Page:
March 28, 2007
It's the End of the Relocation Honeymoon, Part II
My emotions have been quite close to the surface in the past couple of days. I miss having friends nearby with whom I share a little history. I miss little daily rituals like drinking Dole Orange Peach Mango juice (or even the Joker multifruit juice we had in France - just haven't quite found my daily juice here in England). I miss our church in California.
It has felt really good in the past few days to give room (and courtesy) to my mysterious feelings, to share a few bits of them with new and old friends, by email, blog, Twitter, and face to face. At first I thought I was just in a short "funk" - but I now I think it's going to take a little longer - I've been in denial and now I have to accept that we're not going to be living in a francophone country, that the kids are going to be losing much of their hard-earned French from last year (as a result of no longer being immersed), and that my husband is going to continue working over an hour away in a big city. More posts on food and language differences in US/UK/France will hopefully be forthcoming.
Some various thoughts I've been having:
1. Defensive ones:
a) Yes, I know I'm not living in Kazakhstan (and apologies to those of you who are, whether you like it or not). I speak the language here in England, and many things are very similar to other places I've lived. I'm not even new to the ex-pat way of life. I've lived it exactly half of my life, in three different countries which didn't issue my passport. Also I realize that I have an unending list of things to be thankful for. None of this negates my uncomfortable feelings.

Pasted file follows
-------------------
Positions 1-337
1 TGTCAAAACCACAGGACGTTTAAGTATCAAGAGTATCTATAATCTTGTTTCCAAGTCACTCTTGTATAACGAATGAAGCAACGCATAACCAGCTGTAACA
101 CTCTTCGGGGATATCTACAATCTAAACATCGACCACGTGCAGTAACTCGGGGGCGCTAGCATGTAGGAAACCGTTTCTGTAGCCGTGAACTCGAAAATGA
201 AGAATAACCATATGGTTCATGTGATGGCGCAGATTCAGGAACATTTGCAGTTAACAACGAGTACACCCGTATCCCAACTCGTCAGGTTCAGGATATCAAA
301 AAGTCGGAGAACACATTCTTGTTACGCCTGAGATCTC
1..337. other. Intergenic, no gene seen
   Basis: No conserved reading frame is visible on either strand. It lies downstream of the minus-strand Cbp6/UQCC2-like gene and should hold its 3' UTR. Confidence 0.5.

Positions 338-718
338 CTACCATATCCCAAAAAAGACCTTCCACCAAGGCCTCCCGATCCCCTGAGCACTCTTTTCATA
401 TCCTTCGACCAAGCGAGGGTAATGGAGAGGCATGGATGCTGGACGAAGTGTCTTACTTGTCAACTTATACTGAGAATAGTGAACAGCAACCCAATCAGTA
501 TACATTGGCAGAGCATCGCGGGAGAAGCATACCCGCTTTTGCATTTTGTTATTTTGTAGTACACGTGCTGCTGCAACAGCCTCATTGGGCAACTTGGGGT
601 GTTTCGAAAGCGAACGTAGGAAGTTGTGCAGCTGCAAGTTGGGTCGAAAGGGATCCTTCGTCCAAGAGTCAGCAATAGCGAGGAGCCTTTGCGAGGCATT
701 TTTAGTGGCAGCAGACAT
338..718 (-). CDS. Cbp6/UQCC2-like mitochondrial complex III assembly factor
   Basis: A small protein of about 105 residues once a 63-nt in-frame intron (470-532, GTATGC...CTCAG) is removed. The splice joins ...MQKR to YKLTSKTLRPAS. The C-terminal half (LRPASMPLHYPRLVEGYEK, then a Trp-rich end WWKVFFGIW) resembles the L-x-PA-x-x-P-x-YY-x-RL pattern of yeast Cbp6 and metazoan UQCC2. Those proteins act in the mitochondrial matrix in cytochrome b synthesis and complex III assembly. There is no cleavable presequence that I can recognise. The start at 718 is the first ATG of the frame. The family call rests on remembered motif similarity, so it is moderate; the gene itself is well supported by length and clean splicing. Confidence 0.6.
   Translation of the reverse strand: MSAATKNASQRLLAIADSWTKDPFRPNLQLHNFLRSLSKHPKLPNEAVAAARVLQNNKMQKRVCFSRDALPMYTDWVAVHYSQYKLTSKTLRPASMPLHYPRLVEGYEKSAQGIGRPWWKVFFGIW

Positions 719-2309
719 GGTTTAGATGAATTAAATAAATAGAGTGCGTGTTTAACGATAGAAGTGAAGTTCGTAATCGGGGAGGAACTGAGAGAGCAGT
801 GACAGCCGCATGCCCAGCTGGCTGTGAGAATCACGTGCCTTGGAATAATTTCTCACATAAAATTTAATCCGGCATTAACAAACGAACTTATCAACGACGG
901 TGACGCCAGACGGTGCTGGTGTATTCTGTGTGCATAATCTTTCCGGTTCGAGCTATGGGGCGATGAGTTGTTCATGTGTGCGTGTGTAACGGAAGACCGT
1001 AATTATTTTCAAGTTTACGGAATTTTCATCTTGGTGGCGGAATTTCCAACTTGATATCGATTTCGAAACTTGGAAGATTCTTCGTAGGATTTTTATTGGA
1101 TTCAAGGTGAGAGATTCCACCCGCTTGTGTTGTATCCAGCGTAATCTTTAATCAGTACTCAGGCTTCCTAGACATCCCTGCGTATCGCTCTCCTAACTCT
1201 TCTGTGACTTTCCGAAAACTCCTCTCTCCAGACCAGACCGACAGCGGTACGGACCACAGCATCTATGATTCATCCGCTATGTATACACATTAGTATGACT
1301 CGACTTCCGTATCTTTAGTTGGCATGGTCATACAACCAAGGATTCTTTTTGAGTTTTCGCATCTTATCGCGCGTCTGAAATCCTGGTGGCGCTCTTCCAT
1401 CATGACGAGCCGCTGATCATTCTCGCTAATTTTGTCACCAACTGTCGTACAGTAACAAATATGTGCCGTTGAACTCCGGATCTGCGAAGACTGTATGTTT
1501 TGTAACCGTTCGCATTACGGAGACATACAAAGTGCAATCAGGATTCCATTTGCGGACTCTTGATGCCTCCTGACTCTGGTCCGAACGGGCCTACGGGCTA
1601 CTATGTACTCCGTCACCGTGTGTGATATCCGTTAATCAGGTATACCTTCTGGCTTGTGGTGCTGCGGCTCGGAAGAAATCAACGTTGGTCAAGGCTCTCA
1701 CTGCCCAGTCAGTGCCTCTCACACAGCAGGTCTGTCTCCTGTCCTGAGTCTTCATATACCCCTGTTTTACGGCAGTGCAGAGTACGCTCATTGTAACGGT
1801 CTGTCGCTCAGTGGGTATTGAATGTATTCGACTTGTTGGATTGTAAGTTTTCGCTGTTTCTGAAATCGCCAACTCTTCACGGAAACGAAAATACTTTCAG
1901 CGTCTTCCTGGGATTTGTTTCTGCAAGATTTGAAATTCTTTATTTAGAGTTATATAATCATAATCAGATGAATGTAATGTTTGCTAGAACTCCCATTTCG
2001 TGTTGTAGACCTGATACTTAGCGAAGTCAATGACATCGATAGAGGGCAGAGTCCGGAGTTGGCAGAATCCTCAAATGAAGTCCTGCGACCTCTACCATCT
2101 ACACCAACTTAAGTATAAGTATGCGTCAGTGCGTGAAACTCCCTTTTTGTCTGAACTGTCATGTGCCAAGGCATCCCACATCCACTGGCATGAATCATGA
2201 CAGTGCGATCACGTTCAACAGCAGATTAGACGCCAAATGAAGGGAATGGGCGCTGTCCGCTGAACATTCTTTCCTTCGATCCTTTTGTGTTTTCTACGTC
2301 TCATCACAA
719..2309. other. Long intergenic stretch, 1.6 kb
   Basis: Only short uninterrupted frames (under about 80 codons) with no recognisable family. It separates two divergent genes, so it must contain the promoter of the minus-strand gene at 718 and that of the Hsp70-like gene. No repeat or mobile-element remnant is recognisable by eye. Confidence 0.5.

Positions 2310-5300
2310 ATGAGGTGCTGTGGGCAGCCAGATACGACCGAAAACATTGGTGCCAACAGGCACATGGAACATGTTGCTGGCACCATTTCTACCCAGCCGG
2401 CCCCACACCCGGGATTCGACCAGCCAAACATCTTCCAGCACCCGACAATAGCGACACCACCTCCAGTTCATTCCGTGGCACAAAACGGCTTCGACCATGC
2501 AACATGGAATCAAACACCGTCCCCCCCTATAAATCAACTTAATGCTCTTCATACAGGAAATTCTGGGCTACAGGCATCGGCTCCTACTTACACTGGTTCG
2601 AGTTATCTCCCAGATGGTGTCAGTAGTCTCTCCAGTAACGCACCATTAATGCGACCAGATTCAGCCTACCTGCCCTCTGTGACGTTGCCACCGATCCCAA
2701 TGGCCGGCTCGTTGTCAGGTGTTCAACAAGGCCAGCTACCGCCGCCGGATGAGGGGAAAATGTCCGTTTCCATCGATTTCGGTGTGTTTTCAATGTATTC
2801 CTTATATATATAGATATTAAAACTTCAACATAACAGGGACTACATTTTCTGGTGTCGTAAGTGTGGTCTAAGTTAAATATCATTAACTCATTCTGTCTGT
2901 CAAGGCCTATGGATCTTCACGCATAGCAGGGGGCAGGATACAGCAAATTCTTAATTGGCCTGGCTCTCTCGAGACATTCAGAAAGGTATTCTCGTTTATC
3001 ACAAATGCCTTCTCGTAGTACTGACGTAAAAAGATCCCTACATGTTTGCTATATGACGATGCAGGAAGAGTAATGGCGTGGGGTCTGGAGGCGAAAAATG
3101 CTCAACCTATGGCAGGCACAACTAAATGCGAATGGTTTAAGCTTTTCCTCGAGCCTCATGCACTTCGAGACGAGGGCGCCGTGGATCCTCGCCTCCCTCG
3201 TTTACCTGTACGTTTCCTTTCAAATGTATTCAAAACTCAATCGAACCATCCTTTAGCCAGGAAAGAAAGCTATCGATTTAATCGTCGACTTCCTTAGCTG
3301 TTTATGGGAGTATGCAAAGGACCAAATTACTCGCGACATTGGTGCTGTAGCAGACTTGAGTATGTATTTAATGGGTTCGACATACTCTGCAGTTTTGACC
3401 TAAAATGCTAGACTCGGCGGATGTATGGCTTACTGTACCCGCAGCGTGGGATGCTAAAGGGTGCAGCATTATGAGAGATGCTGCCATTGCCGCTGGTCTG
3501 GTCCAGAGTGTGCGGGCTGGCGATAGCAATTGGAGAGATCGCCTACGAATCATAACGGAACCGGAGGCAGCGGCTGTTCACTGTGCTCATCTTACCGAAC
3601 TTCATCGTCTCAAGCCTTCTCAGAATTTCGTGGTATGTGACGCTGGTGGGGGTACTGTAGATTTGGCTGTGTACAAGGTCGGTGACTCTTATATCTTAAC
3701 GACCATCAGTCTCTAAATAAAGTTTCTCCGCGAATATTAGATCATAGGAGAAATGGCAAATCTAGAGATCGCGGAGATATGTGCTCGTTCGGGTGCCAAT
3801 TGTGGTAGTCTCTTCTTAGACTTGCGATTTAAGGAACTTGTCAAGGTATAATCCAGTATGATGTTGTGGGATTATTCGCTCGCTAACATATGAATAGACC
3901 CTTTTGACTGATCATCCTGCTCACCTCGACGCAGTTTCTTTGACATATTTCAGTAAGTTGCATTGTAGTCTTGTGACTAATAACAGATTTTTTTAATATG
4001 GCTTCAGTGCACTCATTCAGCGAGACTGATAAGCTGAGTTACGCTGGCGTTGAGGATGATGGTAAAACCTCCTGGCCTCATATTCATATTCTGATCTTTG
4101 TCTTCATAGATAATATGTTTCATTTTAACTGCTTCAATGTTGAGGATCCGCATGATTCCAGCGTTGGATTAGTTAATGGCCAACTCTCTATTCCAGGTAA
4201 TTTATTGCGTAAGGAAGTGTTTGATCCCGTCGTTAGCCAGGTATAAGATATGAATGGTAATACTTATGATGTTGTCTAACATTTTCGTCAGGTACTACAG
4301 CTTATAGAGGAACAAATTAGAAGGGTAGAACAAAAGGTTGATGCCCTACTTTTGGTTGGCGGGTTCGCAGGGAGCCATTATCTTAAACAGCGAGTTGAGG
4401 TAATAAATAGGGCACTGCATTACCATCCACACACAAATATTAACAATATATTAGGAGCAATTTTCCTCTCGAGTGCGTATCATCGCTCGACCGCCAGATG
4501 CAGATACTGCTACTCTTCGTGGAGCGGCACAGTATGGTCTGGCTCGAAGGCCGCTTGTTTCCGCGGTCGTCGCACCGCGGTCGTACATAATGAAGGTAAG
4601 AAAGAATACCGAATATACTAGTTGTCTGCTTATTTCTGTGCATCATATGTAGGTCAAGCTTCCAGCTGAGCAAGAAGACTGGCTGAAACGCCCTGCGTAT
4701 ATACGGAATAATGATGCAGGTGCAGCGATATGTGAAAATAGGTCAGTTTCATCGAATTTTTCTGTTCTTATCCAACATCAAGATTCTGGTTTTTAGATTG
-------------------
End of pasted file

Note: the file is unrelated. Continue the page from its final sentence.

b) You'd think I'd be good at this by now.
c) "It could be worse" is a totally unsuitable comment at this point. Unsuitable because "nothing is wrong." One uses "it could be worse" to describe a bad situation. This isn't a bad situation, it's a good one. More appropriate comments I could make to myself might include:
- Let's make the best of a good situation. This applies to the country, the school, the culture, the people, and church. It's all good - maybe not my ideal, and with its share of challenges and differences, but certainly a far cry from anything that could be labelled bad. There are many wonderful aspects of them all.
- Bloom where you're planted. An oldy but a goody.
2. Random ones:
a) I've been pondering the romanticization of life in movies; the manipulation of moods using sweeping music with long panned shorts of breathtaking landscapes. Movies vs. Real Life. It's quite a contrast.
b) When writing in my prayer journal - did I really connect with God? Like something you might say over a two-way radio: Hello, hello, come in, please...
3. Helpful ones:
a) My kids cheer me up. E.g. Jason showing responsibility by following up on questions and grading issues with his math teacher, or confiding in me about how much it hurt when he got clocked by a basketball to the nose. Emily progressing beautifully in her piano playing, or giving me a hug.
b) I'd like to listen to my feelings and use them, not stuff them or tell them they shouldn't be doing what they are. Feelings can be very useful (contrary to what I used to think). I'd like to explore them, map them, and then maybe kick them a little until they get up. Oops, that doesn't sound like good psychology. Feelings are just feelings - they need to be treated as such - not good or bad, just useful clue-givers as to what needs attention, what is affecting me deeply. Do you know that Michelle Tumes song, Feel? I also found Flood, by Jars of Clay, very apt for me right now.